Easiest to find is this, from the WaPo:
[R]eaders of Blue Hampshire -- about 800 a day, a relatively small but consequential group that includes party activists and state Democratic leaders -- recommend "diaries" that visitors should read. Yesterday, four readers who created new accounts and recommended pro-Clinton postings were traced back to Clinton's campaign. And those readers, Blue Hampshire noted, didn't disclose their relationship with Clinton. In the blogosphere, there's a word for this frowned-upon behavior: "sock-puppeting."WaPo links to the relevant post at Blue Hampshire, which shows the ineptitude of the puppetry:
Recently, we admins noticed this comment thread on a recommended diary, and the oddities it posed made us look a little deeper than we normally would.Surely, there must be much more puppetry that escapes attention if this is how dumb it is when it's caught.
As the comment thread revealed, users pinballwizard, elf, shley24, MTAY all registered in succession to recommend the diary. A further look by us revealed that:
* they had registered within minutes of each other, including another user a bit later, janbaby, who was not among the recommenders,
* the same IP address was used by all of them, and is registered to the Clinton campaign,
* two other recommenders, blues and kmeisje, also registered from the same IP address.
Meanwhile, here's how Matt Bai begins his most recent post: "I’m still trying to get used to blogging...." Please. Spare me the neophyte posing. You wrote a whole book about blogging! You should be demonstrating the art of master blogging.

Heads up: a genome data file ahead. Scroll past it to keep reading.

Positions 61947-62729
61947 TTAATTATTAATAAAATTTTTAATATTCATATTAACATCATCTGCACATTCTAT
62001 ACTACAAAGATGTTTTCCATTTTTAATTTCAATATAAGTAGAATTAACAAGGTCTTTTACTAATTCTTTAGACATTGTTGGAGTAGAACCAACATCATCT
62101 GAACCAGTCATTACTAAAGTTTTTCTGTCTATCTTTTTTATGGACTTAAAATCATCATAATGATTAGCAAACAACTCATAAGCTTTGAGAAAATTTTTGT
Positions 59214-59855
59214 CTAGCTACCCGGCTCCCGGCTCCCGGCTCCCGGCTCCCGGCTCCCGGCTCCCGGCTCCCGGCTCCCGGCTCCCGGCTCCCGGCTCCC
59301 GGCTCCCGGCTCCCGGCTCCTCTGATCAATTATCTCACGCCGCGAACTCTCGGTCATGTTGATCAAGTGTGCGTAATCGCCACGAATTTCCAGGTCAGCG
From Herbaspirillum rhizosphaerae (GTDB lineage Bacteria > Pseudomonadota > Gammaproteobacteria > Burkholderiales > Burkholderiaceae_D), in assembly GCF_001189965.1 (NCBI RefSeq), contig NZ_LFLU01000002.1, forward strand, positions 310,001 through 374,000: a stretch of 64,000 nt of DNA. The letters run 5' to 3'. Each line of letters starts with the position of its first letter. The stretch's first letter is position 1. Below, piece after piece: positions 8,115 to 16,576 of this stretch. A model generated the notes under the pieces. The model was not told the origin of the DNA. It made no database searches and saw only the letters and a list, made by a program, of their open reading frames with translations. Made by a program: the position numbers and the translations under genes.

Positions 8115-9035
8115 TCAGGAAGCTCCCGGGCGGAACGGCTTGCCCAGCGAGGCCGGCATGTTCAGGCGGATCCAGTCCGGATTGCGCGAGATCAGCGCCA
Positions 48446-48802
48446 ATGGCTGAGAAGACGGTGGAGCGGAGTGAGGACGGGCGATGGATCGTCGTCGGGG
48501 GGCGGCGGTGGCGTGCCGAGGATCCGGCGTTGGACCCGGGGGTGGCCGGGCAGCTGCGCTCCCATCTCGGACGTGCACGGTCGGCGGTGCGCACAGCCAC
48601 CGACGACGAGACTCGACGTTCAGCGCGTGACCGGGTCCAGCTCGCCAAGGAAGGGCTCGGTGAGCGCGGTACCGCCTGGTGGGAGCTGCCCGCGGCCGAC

ADDED: Speaking of Matt Bai not linking, I was just reading (and linking to) this essay he wrote about Stephen Gilliard — who died this past year. Look at how it ends (with my boldfacing):
[T]he few dozen mostly white bloggers who came to Harlem for the funeral saw for the first time the stark urban setting of Gilliard’s childhood, while his parents and relatives groped to understand what kind of work he had been doing at that computer and why scores of people had come so far to see him off. They must have been confused when Gilly’s online pals, sickened by the way some right-wing bloggers were gloating over his death, advised them not to disclose where he was buried, out of fear that someone might deface the site. The grave, like Gilliard himself, is known only to a few.What right-wing bloggers? What did they say? Were "Gilly's online pals" correct in their characterization, or were they out of line? This just hangs there. NYT readers are left to think ill of the right wing of the blogosphere. Why, they're a bunch of monsters who want to piss on a young man's grave! Did any significant blogger gloat over Gillard's death?
AND: Speaking of inadequate linking at the NYT... Glenn Reynolds notes a NYT book review that has a hyperlink on N.R.A., where the reference is to Roosevelt's National Recovery Administration, that takes us to a list of articles about the National Rifle Association. The mistake is still there 2 hours after Glenn conspicuously shamed them about it. The NYT should be making a conspicuous show of its professionalism and superior resources on the web, but instead it is making mistakes that would mortify me — in my little one-person operation.